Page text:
These are all simply defenses, coping mechanisms that have created a false self in order to get up after our fall; or even just to survive in our world today. But there is a far simpler way. And that is to feel – to get out of our heads and move into our hearts.

Living from our hearts is no easy task; but the most important ingredient to living a life of peace, joy and love no matter what happens to us. If splintering off, cracking or losing pieces of our self has left us broken, feeling through our hearts puts us on the path back to wholeness. Yet it is feeling the darkest of feelings, those we avoid on a regular basis, that is the key to putting our self back together again. 

Becoming whole is a process; one that takes courage, commitment and effort. Yet the rewards are enormous. The pathway involves becoming aware, releasing judgment, admitting the truth, finding support, and lastly feeling those hidden feelings of anger, loneliness, fear, doubt and grief. 

Becoming Aware

There is a voice, a watcher, an observer in each one of us. This is our higher self, consciousness, intuition and we all need to be able to tap into our higher self. In order to do so, we need to begin watching our thoughts and actions. We need to become curious. Why would I react in that way? What does this situation or person remind me of? We need to become aware of our critical thoughts, and where they come from. We need to learn how we think, and how we avoid feeling the hard stuff. 

Release Judgment

We are all beautiful human beings prone to making mistakes. That is how we learn. Judging these mistakes keeps us broken. We need to find compassion for our self so that we can heal or mend. Having judgment for what has happened to us by another person or something we have done to another, keeps us stuck. If we release judgment, we can free our self to speak the truth of how and where we have become broken. Releasing judgment requires moving beyond our mind, releasing those critical thoughts. 

Admitting the Truth

Opening up to what has been our experience or even what we are feeling in any given moment helps us heal. We need to admit the truth to our self that we have fallen off the wall. If we have been pushed, we need to accept the pain another has inflicted upon us. If we have jumped, we need to understand why. Pretending, denial, lying and covering up what has happened and how this has made us feel keeps us broken, lying next to the wall, unable to get up.

Support

Sharing with another how we have become broken helps to release not only our shame about falling but what we have done to hide the fact that we feel broken. For shame survives – in darkness and silence. Someone who has been shattered may need someone at the top of a mountain with a rope helping us climb the ice ridden jagged edges. Others, who do not need to climb a mountain, can find relief in journaling, walking, and healing in solace.

Once we walk through some of our defenses, we are ready to feel.

Opening our heart to powerful feelings is the ultimate piece in becoming whole. Feeling what we have stuffed down, ran from, what has broken us is not easy. There is a reason that we have not fully felt these feelings. We think they are painful. But the secret remains in knowing that what is painful is the resistance to these feelings. Feeling our shame, deep grief and rage feels beautiful. Running, stuffing, distracting, avoiding is what is painful.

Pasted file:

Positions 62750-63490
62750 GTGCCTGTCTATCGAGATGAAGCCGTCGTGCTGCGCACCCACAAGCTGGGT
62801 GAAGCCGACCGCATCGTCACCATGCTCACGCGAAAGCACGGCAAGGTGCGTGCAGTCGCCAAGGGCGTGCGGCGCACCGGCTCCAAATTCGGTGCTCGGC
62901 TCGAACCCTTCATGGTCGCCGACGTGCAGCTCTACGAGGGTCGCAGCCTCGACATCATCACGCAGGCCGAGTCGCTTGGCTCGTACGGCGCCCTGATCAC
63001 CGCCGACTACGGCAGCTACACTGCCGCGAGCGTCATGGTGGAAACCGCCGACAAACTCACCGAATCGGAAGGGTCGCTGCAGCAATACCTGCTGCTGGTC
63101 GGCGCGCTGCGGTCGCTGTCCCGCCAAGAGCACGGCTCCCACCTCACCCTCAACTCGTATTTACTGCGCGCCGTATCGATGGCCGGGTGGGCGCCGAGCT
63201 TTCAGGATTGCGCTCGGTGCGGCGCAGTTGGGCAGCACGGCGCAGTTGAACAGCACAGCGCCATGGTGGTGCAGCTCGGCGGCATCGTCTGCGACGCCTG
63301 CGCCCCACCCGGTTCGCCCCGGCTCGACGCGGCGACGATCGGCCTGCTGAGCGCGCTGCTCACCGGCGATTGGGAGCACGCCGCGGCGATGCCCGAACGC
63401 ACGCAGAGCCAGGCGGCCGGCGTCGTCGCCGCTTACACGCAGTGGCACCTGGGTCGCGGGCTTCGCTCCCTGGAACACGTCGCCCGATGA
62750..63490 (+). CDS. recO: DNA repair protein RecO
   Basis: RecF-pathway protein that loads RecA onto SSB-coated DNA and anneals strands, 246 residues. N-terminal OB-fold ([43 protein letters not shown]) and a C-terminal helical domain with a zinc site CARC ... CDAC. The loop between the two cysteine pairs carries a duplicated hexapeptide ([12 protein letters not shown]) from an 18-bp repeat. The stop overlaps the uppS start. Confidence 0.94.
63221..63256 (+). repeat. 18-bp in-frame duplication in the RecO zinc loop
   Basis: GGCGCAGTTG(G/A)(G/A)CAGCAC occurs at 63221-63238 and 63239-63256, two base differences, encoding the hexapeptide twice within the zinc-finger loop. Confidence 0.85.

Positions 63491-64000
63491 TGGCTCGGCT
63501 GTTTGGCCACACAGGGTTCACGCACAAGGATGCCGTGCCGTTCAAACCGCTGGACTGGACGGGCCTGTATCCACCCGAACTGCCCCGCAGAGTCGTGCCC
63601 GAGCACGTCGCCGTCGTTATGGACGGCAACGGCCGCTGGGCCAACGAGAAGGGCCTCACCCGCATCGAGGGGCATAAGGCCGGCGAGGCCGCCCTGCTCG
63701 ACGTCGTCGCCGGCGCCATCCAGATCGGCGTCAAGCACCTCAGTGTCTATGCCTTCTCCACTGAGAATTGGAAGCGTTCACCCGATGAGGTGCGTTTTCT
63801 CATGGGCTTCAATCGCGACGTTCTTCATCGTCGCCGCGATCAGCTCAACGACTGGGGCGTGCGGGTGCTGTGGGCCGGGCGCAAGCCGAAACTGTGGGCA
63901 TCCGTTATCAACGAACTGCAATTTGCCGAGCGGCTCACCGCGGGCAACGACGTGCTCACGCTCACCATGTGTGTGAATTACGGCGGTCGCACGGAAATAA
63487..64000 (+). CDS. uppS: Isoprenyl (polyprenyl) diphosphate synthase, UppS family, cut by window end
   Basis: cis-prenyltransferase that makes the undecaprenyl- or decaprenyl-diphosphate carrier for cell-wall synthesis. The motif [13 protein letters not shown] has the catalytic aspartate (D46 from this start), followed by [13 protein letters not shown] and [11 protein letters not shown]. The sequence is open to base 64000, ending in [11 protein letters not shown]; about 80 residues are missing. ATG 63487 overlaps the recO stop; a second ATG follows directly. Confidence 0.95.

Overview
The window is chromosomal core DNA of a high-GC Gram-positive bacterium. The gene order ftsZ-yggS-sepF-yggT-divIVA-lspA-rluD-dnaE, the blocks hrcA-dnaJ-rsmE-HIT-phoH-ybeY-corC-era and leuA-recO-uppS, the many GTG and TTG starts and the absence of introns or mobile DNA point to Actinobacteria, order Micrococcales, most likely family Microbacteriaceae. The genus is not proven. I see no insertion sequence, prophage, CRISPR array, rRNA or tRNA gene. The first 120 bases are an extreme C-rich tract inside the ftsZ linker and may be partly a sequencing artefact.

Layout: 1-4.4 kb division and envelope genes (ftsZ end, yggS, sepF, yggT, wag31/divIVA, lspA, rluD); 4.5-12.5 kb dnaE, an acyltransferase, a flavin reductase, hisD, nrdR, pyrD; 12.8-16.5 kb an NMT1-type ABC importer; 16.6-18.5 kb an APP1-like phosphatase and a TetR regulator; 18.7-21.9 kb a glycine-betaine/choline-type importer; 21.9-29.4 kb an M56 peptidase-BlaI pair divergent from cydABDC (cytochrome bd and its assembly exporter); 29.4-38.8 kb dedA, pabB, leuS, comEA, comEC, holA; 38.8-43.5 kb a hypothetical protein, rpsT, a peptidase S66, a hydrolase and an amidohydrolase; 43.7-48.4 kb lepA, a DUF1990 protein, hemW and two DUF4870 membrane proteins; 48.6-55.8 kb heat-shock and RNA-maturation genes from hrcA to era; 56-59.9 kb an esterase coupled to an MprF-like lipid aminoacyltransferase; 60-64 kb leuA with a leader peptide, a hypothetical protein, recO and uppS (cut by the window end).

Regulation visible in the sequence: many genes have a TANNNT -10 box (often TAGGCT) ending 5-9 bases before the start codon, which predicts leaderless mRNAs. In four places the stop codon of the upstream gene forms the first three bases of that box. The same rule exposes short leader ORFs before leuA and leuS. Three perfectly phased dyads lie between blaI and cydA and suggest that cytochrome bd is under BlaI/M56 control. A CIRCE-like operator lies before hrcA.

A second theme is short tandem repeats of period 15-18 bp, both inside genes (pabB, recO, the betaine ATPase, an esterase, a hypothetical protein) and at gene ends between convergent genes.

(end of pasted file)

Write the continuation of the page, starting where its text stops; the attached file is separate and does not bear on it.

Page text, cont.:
These steps are not linear but circular, and we must go back to them time and again. With each step backwards, or new insight, we must remember to continue observing, releasing judgment, admitting the truth and finding support. 

What would Humpty Dumpty look like had he took on the task of becoming whole?

He would have spent less time on social media in order to be able to pay more attention to his thoughts, feelings and actions. He would have shared his experience of falling off the wall in a journal, with a trusted friend or support group. He would have consistently resisted the urge to pour himself a drink to distract himself. He would have released judgment and blame about all of the king’s horses and men who could not help him, for he would have learned that he had to help himself. It was never their job to put him back together. And he would have continued asking himself as much as possible, what am I feeling

Why would Humpty Dumpty or any of us undertake such an arduous task of putting our self back together, becoming whole? 

We do it because it is why we are here – to evolve, heal and change. Healing and soul growth is the purpose of life no matter what our outside looks like. Our marriages, jobs, parenting or how we spend our leisure time is simply an opportunity to evolve and become whole. We do it because it leads us down the path of connection, unconditional love, joy and a life of unlimited possibilities. 

“There is nothing to fix and everything to feel.”Peter, Living Beyond Fear: Sacred Letters from the Afterlife.

We all deserve to find our way back to wholeness. The secret is our souls are always whole, no matter our experiences here in life. They are just hidden underneath layers and falling off the wall has given us the opportunity to uncover our hearts through pain, adversity and remembering how to feel. 

If Humpty Dumpty knew that everyone falls off the wall and he was not beyond repair, he would have been able to take the steps to put himself back together again. And then he would have uncovered the secret that he was never actually broken because he fell off the wall. In truth, falling off the wall was the best thing that ever happened to him. 

Please visit our website for information about our new book

www.thesacredletters.com